• Provide an easy way for developers to copy and run the code. Ideally a copy button in the code block itself.
  • Show expected output, either in a separate section after the code example or by using code comments within the code example.

The thoughtful use of fonts, text formatting, capitalization, alignment, and spacing creates a first impression, reinforces the Defense Unicorn brand, and improves readability. The consistent formatting of text elements, such as command names and URLs, reduces ambiguity and helps users find and interpret information easily.

Follow these guidelines for creating proper Defense Unicorns text formatting:

  • Use headings to show hierarchy of information.
  • Project documentation and project websites use Roboto for the body text, unless explicitly stated in otherwise in the project brand guide.
  • When referring to bold formatting, use bold.
  • When referring to italic formatting, use italic.
  • Default to using left alignment for all body text and titles in documentation.
    • Titles may be center aligned on websites and marketing materials.

It is important to ensure that our communication is clear, concise, and useful. Many portions of our documentation consists of examples and tutorials for users to deploy our software. Creating consistent formatting helps users locate and interpret steps and procedures efficiently.

Follow these guidelines for creating Defense Unicorn instructions and procedures:

  • Format procedures consistently so customers can find them easily by scanning.
  • Consider using a heading to help users find instructions quickly.
  • Use complete sentences.
  • Capitalize the first word in each step.
  • Use a period after each step.
  • Use a period after each bullet or list item.

Adhering to certain rules of grammar and mechanics helps us keep our writing clear and consistent. It’s important to ensure that content grammar and mechanics align with our company’s values of sharing insights and mission impact.

Following these guidelines will help you write content and documentation that is informative and approachable:

  • Use the Oxford comma.
  • Avoid run-on sentences.
  • Use commas appropriately.
  • Use active voice.
  • Avoid using exclamation points in text except when they’re part of a code example.
    • Rather than using exclamation points to call attention to an important point, consider using notices such as Note or Caution.
    • See the ‘Admonitions’ section.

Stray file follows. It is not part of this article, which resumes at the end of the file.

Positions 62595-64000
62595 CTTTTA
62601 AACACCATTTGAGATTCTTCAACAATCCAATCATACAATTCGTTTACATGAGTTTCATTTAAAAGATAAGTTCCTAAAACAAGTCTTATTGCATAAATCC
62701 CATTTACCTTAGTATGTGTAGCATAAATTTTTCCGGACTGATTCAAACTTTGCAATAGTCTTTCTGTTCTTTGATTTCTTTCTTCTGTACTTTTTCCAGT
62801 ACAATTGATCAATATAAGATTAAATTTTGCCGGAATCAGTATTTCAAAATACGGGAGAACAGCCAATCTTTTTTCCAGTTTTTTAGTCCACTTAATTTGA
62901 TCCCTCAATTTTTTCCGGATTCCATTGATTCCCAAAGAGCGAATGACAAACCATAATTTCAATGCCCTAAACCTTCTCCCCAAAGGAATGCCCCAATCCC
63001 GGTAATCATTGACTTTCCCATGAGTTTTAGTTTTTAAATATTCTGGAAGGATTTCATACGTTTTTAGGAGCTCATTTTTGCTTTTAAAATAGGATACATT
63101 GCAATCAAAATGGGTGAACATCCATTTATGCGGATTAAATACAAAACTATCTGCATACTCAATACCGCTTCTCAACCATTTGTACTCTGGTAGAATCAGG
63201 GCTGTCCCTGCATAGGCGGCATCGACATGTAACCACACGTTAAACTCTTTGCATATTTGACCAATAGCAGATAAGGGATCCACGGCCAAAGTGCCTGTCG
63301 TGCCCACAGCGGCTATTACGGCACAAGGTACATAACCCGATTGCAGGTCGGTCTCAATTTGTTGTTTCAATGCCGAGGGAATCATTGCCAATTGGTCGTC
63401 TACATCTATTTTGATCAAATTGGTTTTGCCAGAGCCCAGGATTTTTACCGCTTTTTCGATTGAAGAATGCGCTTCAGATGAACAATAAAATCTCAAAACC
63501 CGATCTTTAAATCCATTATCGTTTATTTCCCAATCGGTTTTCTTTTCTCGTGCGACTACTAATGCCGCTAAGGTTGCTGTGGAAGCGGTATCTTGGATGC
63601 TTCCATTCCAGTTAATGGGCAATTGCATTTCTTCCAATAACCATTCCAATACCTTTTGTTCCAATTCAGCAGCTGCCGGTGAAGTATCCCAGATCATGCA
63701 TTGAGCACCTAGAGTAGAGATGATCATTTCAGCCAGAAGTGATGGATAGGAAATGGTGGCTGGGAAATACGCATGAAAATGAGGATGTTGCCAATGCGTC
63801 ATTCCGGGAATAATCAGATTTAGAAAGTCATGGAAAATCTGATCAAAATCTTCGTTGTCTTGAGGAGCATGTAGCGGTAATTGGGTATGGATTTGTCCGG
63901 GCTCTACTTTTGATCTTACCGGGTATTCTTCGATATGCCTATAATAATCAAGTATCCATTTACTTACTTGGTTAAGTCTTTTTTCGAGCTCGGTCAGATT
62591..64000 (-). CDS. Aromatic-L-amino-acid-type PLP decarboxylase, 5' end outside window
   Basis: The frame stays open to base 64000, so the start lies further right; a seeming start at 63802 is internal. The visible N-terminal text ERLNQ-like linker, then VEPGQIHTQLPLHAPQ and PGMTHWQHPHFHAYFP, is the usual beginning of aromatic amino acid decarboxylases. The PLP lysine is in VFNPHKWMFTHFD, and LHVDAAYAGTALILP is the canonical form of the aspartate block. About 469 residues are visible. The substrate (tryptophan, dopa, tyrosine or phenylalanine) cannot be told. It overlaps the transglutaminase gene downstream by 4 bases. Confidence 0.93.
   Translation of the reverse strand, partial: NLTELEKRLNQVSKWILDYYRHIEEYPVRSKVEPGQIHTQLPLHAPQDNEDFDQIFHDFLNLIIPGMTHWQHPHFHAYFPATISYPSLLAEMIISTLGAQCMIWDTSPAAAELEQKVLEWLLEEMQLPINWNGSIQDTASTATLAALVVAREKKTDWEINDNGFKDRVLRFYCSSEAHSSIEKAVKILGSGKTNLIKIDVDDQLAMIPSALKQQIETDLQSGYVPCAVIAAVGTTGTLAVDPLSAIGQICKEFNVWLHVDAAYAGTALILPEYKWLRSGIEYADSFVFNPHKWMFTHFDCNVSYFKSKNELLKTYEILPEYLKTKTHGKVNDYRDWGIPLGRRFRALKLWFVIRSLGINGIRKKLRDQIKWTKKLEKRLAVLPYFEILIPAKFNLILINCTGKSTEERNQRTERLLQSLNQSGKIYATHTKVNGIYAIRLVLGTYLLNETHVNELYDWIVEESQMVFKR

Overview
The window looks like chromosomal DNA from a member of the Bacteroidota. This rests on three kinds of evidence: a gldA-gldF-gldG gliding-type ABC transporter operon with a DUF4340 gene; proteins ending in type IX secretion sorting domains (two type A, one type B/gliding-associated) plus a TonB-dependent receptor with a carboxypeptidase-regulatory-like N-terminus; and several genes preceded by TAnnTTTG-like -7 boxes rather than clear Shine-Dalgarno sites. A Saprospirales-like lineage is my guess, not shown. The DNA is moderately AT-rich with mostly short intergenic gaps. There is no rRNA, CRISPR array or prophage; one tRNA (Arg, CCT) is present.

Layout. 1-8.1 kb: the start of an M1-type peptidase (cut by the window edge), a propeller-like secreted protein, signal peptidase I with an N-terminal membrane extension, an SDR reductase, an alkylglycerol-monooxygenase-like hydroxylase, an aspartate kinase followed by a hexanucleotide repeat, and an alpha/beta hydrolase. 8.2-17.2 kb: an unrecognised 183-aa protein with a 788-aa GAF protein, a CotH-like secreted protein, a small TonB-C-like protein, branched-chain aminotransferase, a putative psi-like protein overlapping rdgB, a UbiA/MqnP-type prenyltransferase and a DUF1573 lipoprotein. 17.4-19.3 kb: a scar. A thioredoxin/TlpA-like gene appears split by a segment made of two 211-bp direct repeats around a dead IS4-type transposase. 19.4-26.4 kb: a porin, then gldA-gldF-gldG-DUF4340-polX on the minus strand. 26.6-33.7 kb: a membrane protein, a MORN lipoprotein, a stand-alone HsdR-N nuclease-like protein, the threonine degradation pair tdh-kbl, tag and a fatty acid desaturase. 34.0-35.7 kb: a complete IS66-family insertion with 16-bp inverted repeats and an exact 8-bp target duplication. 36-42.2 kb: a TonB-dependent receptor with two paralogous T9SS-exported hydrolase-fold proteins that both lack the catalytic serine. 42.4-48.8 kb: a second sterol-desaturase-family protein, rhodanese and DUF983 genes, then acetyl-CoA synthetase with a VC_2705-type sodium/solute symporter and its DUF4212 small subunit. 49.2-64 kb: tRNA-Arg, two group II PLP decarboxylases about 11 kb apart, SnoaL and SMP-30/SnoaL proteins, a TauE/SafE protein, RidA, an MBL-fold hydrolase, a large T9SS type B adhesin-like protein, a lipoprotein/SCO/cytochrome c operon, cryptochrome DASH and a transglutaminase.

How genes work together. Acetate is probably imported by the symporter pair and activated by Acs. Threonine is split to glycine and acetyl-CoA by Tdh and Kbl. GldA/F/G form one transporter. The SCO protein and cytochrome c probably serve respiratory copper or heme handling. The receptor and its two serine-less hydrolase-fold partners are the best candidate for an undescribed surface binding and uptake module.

Considering the majority of our documentation revolves around Zarf, it’s components, and commands, the language we use to introduce titles and headings needs to reflect the correct tense.

Default to using the tense of the command when addressing it in titles and headings. For example:

  • “Create Package”/“Package Create"
  • "Deploy Package”/“Package Deploy"
  • "Package Publish”

Do not use:

  • “Package Creation"
  • "Package Deployment"
  • "Package Publication”

A good rule of thumb for creating titles and headings is to ensure that they do not wrap on the right hand side of the documentation. This is to maintain consistency and ease of use for the reader.

Abbreviations are commonly used in the industries we work in (Technology, Defense, Government/Civilian). Abbreviations may be a more effective way of communicating information, especially when the abbreviation is used as a proper noun (ex. DoD, DevSecOps). Remember that some readers may not know what an abbreviation means, especially if it is industry specific.

Abbreviations are intended to save the writer and the reader time. If the reader has to think about an abbreviation, it can slow down their reading comprehension.

To avoid confusion and ensure understanding for all users, follow these guidelines when using abbreviations:

  • Spell out abbreviations the first time you use them on a page or in a document with the abbreviation in parenthesis following the definition.
    • Ex. Continuous Integration & Continuous Delivery (CI/CD)
  • Capitalization of abbreviation follow the capitalization of each letter used when spelled out.